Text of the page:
In the second article of our 2023 series, we examine the sustainability claims of AWS and Microsoft Azure.
Amazon Web Services v Microsoft Azure: Standards & Policies
Standards and Policies criteria exist to provide clarity for customers, and potential customers, about the standards cloud providers have signed up to.
|Board level representation||1||1||1|
|Published sustainability policy on website||1||1||1|
|UN Sustainable Development Goals||2||0||2|
|Science Based Targets Inititive||2||0||2|
|Customer ecosystem engagement inc. Scope 3 reporting tool||3||2||3|
|External sign off for sustainability audit||1||1||1|
|Upstream supply chain sustainability||3||1||3|
|Ambition of emissions reduction target||2||1||2|
Microsoft would have scored full marks in this category, were it not for the fact that it has recently fallen out of ISO14001 compliance. Out of all of the cloud vendors analysed, Microsoft has published the most ambitious targets, committing as it has to carbon negativity, water positivity and zero waste by 2030. Also unique in our analysis is Microsoft's pledge to remove all of its historic emissions by 2050.
Microsoft remains light on the detail of how exactly it intends to honour this pledge, given the immaturity of direct air capture technologies. In fairness, Microsoft's billion-dollar Climate Innovation Fund was founded for exactly this purpose, but so far Microsoft seems to be relying on forests and reforestation projects for carbon removal.
How effective this will be long-term is debatable, as Microsoft itself acknowledges. One of the projects it purchased credits from in 2020 burned in a wildfire last year, releasing all that stored carbon back into the air. This is probably a near perfect example of why companies shouldn't be relying on carbon credits to offset emissions.
Microsoft also does very well on UN Sustainable Development Goals, or SDGs, (a whole report exists to explain exactly how its activities align to certain goals and sets out progress made) and the Science Based Targets Initiative, as its near-term target has been validated.
When it comes to the supplier and customer ecosystem, Microsoft also scores highly. From the customer perspective, Microsoft presents a Cloud for Sustainability product and service set.
What is not 100% clear is whether these services are newly developed, or whether existing services have been brought together and rebadged. For example, under the "build a sustainable infrastructure" tab here, the linked services are "workload migration to cloud," and "responsible devices." Microsoft was doing all of this anyway.
That said, the emissions impact dashboard is useful and transparent and enables business to calculate cloud impact and also O365 impact.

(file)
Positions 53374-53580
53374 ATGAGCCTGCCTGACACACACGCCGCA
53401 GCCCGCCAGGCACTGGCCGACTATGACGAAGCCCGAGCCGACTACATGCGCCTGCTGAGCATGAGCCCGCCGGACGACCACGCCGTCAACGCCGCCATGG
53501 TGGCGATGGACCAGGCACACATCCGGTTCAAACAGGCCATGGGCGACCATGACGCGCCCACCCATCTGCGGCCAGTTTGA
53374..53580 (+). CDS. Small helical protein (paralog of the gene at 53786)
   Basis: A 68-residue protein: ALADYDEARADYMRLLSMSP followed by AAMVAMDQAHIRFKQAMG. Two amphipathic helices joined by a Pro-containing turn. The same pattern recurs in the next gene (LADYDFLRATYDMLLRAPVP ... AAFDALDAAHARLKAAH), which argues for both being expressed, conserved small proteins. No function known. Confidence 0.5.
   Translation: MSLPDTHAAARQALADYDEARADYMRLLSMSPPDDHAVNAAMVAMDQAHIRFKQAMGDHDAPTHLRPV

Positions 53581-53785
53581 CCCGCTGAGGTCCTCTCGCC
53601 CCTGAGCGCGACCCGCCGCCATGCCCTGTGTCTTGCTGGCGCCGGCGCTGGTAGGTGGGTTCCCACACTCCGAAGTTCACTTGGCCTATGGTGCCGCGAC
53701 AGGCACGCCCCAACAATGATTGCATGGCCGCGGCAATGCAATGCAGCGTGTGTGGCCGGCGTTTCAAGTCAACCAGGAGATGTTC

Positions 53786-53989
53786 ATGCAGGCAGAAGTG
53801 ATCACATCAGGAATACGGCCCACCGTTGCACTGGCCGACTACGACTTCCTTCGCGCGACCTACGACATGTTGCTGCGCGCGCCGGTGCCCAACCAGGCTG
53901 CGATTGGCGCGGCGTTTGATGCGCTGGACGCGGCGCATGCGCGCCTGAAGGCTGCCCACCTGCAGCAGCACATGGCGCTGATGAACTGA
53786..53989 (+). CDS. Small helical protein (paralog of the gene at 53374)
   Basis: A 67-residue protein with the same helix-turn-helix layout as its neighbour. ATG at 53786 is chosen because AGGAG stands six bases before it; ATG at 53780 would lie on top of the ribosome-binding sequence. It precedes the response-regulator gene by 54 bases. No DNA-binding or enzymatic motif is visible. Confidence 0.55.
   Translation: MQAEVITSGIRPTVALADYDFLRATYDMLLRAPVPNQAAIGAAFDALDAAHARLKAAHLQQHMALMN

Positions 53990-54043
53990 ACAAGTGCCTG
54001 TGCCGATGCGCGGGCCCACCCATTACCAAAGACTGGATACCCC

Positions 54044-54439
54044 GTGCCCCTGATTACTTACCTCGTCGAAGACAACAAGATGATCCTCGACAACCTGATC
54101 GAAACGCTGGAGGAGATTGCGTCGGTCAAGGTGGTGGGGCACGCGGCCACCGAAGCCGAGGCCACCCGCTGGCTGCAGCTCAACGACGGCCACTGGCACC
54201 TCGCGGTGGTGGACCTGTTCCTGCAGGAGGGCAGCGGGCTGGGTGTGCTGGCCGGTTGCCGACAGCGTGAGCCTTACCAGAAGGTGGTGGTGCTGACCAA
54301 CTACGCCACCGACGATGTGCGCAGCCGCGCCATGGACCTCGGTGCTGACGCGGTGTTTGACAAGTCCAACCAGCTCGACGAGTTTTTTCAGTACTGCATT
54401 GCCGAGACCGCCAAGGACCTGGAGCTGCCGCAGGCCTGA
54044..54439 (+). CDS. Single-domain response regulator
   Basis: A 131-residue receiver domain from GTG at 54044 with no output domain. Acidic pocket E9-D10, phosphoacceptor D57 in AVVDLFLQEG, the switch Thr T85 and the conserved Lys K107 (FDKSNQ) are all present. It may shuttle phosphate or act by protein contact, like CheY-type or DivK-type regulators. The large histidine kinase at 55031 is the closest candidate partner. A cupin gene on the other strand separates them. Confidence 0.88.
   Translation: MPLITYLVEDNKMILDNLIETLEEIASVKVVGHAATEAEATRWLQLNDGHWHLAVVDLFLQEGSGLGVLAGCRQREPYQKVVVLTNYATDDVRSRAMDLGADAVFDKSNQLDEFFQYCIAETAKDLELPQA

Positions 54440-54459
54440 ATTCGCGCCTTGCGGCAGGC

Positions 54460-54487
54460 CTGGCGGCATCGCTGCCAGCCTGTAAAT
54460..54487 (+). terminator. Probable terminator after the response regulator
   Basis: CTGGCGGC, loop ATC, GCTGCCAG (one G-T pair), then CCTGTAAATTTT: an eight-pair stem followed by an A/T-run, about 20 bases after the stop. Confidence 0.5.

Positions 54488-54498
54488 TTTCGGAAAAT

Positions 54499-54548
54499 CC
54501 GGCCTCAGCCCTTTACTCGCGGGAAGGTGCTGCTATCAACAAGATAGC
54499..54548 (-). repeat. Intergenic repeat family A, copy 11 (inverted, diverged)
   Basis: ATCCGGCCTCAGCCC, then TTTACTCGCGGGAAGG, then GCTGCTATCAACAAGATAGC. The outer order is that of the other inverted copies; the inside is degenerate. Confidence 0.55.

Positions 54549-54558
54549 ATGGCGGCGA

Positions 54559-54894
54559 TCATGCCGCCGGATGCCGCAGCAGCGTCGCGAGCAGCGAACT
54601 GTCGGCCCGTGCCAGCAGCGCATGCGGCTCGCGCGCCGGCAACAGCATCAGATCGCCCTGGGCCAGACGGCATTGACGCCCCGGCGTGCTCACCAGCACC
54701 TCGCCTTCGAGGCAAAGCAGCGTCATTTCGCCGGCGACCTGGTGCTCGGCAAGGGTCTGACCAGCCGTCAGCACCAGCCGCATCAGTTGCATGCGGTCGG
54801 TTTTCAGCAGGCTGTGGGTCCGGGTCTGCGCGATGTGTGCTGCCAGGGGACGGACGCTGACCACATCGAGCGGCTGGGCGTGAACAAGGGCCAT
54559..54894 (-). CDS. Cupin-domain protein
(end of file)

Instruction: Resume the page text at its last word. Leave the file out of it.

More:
Microsoft also uses its power to raise standards for its suppliers. Documentation states that suppliers must disclose complete, consistent, and accurate scope 1, 2 and 3 GHG emissions data and/or components required to calculate GHG emissions data, via CDP or an alternative method that Microsoft will provide. Any bid must contain expected emissions data. Crucially, Microsoft also provides metrics to show why these matters. In July 2021, 87% of "in-scope" suppliers reported their emissions to CDP, and the benefit of this is that Microsoft was able to quantify its scope 3 emissions more accurately.
AWS also picks up some points in the realm of customer ecosystem engagement. Its Climate Pledge is designed to reduce the impact of the Amazon ecosystem and the company has plenty to show for it. More than 300 companies, the vast majority of which signed up in 2021, have now pledged to eliminate carbon to Net Zero by 2040.
Amazon has also outspent Microsoft, sinking no less than $2 billion into The Climate Pledge Fund, which supports sustainable technology and service development.
Less successful is the customer carbon footprint tool, launched in 2022, which aims to provide customers with data visualisations of historical carbon emissions and an ability to see the impact on emissions of AWS use.
The efficacy of this tool is debatable (for a more detailed explanation see the previous article in this series,) and AWS customers are likely to be underestimating the emissions arising from their AWS use.
Amazon has also shown no progress in having its SBTi certified, (meaning no concrete plans have been submitted to show how it will meet pledges); ISO14001 certification is not in place; there is no evidence of alignment and progress to meeting any of the UN SDGs; and targets and information about water and waste are separated from other top line targets.
AWS' ambitions for suppliers, in terms of their energy efficiency and GHG emissions, are also low. Whilst suppliers are encouraged to report and reduce GHG emissions, there is no evidence of any enforcement of this by Amazon.
For a company with so much influence, this looks like an abdication of responsibility.